Concurrent Sessions

B3 Indigenous-Specific Cultural Safety Training Programs: Exploring the Evidence… to Achieve Better Outcomes

Theme 3. Employing and empowering the patient and caregiver perspective

Presentation Details

  • Date: Wednesday, October 25, 2017
  • Concurrent Session B
  • Time: 3:30pm-4:15pm
  • Room:
  • Style: Presentation (information provided to audience, with opportunity for audience to ask question)
  • Focus: Research/Policy (e.g. Presentation of research findings, analysis of policy issues and options)
  • Target Audience: Leadership (ED, clinical lead, board chair, board member, etc.), Clinical providers

Learning Objectives

  • In this presentation, inter-professional primary care teams (IPCTs) will learn about the evidence-based wise practices for developing and implementing Indigenous-specific cultural safety (ICS) training programs.
  • IPCTs will also learn
    • What is needed to improve the patient-centered care they deliver to Indigenous peoples;
    • What should be expected from ICS training programs;
    • What to be cautious about when striving to deliver and learn more about culturally safe care.


An Evidence Brief was prepared to identify the “wise practices” for developing and implementing Indigenous-specific cultural safety training (ICS) programs in Ontario. We will present the key findings from this Evidence Brief. The Evidence Brief included articles that were identified from a list of resources generated from a scoping review (i.e. n=7 peer-reviewed review papers evaluating the effectiveness of cultural safety training programs) and, to fill critical gaps in the literature, from cross-referencing the resources and consulting with colleagues in Ontario and British Columbia (i.e. several peer-reviewed and grey literature sources that were informed by critical theoretical perspectives, such as critical race theory and decolonizing anti-racist pedagogy). We opted for the term “wise practices” because it has been widely used in Indigenous contexts. We chose “cultural safety” rather than “cultural competency” because the former has a distinct focus on power structures, healthcare providers engaging in critical self-reflection, and being defined by clients/recipients of care. Seven evidence-based wise practices were identified. It is anticipated that these wise practices will help guide the development, implementation, and evaluation of ICS training programs that effectively address the root causes of inequities, reduce the barriers that Indigenous peoples face in accessing high-quality culturally safe care, and contribute to a wider systemic shift towards safer more equitable healthcare and outcomes for Indigenous peoples. Points of caution are also noted. The findings of this Evidence Brief are timely given the recent expansion of ICS training programs that are meant to improve how care is delivered by groups like inter-professional primary care teams.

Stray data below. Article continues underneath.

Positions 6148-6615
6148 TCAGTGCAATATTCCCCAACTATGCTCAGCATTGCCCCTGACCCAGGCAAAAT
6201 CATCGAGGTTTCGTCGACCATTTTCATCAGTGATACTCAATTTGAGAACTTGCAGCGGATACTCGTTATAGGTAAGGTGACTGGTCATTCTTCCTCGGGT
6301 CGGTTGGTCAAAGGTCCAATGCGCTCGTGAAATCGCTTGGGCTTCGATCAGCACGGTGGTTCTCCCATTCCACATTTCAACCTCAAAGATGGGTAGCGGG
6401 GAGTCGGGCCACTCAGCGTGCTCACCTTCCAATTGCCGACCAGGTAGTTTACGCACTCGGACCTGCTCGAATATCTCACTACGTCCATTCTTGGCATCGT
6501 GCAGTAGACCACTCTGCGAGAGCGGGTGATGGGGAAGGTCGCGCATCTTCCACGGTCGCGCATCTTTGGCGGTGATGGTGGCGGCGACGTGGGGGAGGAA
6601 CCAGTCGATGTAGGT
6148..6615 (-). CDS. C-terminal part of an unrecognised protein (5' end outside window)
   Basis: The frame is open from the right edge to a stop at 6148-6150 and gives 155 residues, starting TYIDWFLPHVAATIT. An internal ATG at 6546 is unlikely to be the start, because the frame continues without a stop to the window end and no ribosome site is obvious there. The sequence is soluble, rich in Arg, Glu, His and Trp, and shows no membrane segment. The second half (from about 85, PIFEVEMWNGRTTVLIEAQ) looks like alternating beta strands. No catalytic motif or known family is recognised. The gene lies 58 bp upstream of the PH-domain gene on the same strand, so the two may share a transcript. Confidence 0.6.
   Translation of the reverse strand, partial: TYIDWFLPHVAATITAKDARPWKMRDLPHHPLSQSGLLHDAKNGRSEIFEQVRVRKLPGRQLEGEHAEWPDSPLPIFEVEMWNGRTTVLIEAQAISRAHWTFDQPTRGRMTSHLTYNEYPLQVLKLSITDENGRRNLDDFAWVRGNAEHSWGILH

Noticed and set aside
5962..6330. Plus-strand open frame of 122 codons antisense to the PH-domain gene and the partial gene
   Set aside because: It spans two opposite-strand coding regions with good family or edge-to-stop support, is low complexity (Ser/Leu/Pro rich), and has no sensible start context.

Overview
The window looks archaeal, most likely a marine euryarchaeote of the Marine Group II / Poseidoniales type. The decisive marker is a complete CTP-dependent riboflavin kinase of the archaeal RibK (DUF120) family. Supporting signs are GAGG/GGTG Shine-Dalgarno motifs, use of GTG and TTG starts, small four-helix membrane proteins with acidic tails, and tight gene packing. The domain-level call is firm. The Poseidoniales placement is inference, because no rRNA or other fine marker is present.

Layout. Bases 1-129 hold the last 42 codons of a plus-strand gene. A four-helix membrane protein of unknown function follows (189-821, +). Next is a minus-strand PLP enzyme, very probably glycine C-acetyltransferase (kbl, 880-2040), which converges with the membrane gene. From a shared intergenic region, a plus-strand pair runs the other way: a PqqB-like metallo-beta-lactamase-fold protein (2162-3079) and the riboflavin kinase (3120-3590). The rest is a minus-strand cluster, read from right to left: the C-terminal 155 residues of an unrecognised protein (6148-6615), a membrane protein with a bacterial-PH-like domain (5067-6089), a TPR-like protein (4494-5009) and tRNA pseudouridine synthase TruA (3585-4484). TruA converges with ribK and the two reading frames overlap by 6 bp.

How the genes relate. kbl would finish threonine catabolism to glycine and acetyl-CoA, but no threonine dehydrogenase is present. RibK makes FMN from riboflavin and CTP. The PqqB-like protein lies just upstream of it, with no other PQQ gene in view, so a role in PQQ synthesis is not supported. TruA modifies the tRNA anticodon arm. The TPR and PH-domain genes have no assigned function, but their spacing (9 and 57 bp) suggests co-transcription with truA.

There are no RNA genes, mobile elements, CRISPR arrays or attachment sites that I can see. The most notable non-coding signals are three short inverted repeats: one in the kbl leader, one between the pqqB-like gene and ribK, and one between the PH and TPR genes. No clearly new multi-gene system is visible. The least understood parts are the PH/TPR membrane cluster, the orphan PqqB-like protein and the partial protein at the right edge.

• Michèle Parent-Bergeron, RN, PhD, Provincial Practice Lead, Ontario Indigenous Cultural Safety Program, Southwest Ontario Aboriginal Health Access Centre
  • Diane Smylie, Director, Ontario Indigenous Cultural Safety Program, Southwest Ontario Aboriginal Health Access Centre
  • Mackenzie Churchill, MPH, Research Coordinator, Well Living House, Centre for Urban Health Solutions, St. Michael’s Hospital

Authors & Contributors

  • Janet Smylie, MD, MPH, FCFP
  • Michelle Firestone, PhD